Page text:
- Employee engagement programs are necessary and effective, but often flawed
- To combat this, employers must test every company rule with the employees in mind
- They must rigorously test every system and process
- Finally, they should be as transparent as possible, consistently communicating timelines.
I don’t need to tell you the importance of employee engagement – its effects on revenue and business longevity are practically self-explanatory at this point. As a result, we spend countless hours developing and delivering a wide array of engagement programs.
All well and good, but have we ever thought of the disengagement that we build into these employee engagement programs? This is something I talk and write about quite often, but a conversation I had recently with a friend brought it to the front of my mind.
This friend (let’s call them Alex) received a call from their boss, instructing them to put their goals into the company’s performance management system by the end of the day: doable in most scenarios, but Alex had just moved to a new team two weeks ago and hadn’t yet been given a chance to discuss or agree on any goals.
So what did Alex do? What most of us would do: fabricate bogus goals. HR insisted they had to be done by the end of the day: no excuses, no exceptions.
Hearing this story both embarrassed and frustrated me. It embarrassed me because I’m sure I’ve done the same thing to my managers and employees in the past. A deadline is a deadline, right? But it frustrated me because they let a deadline create such a senseless, wasteful and disengaging situation for their employees.
Unfortunately the story got even worse: Alex was faced with an array of technical hurdles when trying to access the performance management system. Though plenty of information had been provided on how it all worked, there appeared to be no link to access the system itself. Second, after eventually finding the link, Alex discovered that the system wasn’t able to handle the different computers employees were using, and had been optimized specifically for Windows systems.
Again, both embarrassment and frustration were the prevailing sentiments. Why? Well, if this had been a product that the company was selling to customers, they most definitely would have tested it to make sure that the user experience was as positive and intuitive as possible. So why hadn’t the same been done for their employees?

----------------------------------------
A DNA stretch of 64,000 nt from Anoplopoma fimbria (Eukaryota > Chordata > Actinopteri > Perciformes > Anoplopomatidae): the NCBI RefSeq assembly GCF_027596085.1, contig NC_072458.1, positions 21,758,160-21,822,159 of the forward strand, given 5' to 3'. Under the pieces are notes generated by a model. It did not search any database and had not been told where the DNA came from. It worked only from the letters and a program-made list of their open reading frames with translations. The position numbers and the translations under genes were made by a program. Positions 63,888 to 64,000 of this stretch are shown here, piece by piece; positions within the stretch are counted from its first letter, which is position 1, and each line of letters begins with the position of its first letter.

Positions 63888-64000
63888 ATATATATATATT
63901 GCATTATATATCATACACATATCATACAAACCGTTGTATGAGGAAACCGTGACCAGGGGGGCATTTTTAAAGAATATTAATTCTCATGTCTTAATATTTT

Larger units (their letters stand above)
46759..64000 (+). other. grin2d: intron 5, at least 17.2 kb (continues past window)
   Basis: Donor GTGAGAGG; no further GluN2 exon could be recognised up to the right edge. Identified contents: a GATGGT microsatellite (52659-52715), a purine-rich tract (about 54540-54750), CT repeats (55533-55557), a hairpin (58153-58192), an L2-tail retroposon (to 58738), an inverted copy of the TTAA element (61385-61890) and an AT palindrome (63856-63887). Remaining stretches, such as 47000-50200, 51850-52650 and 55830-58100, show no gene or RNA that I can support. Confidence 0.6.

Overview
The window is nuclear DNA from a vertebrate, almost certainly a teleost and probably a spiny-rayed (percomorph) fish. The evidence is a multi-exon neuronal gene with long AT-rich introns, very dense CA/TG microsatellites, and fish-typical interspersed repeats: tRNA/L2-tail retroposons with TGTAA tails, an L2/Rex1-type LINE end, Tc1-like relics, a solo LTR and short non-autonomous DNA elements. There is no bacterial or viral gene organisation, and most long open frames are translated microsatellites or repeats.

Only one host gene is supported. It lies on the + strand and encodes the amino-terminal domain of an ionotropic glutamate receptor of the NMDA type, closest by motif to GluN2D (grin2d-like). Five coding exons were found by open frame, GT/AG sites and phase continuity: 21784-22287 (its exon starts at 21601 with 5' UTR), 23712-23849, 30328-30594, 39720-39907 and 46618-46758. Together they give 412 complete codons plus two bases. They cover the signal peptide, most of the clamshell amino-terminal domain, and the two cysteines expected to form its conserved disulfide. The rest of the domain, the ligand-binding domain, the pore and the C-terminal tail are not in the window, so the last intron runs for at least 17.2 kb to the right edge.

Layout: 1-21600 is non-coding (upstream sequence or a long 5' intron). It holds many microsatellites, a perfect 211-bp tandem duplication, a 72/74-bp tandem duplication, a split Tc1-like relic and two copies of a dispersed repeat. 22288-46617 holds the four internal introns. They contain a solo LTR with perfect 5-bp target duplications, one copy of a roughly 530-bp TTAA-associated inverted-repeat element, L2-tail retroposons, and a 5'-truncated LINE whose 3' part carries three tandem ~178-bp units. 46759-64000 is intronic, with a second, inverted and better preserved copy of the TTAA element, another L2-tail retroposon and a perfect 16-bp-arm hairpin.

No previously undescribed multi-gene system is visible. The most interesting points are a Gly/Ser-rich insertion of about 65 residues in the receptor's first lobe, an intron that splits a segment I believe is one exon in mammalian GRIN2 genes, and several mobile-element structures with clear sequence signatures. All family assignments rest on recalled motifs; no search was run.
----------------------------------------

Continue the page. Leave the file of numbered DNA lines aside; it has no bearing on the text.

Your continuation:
Both experiences, to external and internal customers, deliver an ROI to the business, so both require the same level of focus and attention, making sure that the experience is easy and seamless.
Like all employee engagement programs, this process was intended to encourage, motivate and grow employees. Unfortunately, instead it drove Alex (and presumably other employees) to distraction and made them feel forgotten and unappreciated.
Since this isn’t how we want our employees to feel, let me share with you three tips to prevent this from happening at your company, ultimately removing disengagement from your employee engagement programs.
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1. Question each and every rule
I’m a believer in rules: we need them to help treat people fairly and make processes run smoothly. However, I also believe that we often neglect to think the rules through before implementing them. This can slow our processes down, create roadblocks, and often spark unnecessary frustrations and disengagement.
Take Alex’s situation: sure, it was important for the company to establish goals and have them all in the system, but surely getting this done promptly was less important than getting it done in a proper, considered manner?
In this instance, wouldn’t it have been better to bend the rules? This would have given Alex extra time to settle into the new team, allowing time to establish goals in a more meaningful way. Bottom line: question whether a rule is a good one or a bad one – an engager or a disengager.
2. Test, test, and test again
One of the biggest mistakes I’ve made over the years is not robustly testing my processes before they are rolled out. Yes, I’ve tested them within the HR team, but often not to a wider audience. Big mistake! We need a diverse set of eyes reviewing our processes to make sure that nothing is missing or wrong.
Take Alex’s situation. Had this approach to testing been applied, I’m confident that someone would have picked up on the flaws and pushed to get them changed. So go out there and test your processes over and over again, bringing in as many people as possible. Ultimately, you’ll be increasing your chances that a potential pitfall (and disengager) will be spotted.
3. Communicate timelines over and over again
And finally, when it comes to timelines, it’s critical to communicate them over and over again, doing so in a variety of ways to make sure they are acknowledged and actioned. Now I know this can be challenging, as often people look right past HR’s emails and notifications, but challenge yourself to get creative and find other ways to do this often and to everyone so that timelines are not missed or cause problems like they did for Alex.
To end, let me take you back to the beginning, to our objective of building and driving employee engagement, and encourage you to keep this in mind as you develop and review your processes. If you build in engagement and avoid the various pitfalls that cause disengagement, your people and your organization should grow and thrive by every key metric.
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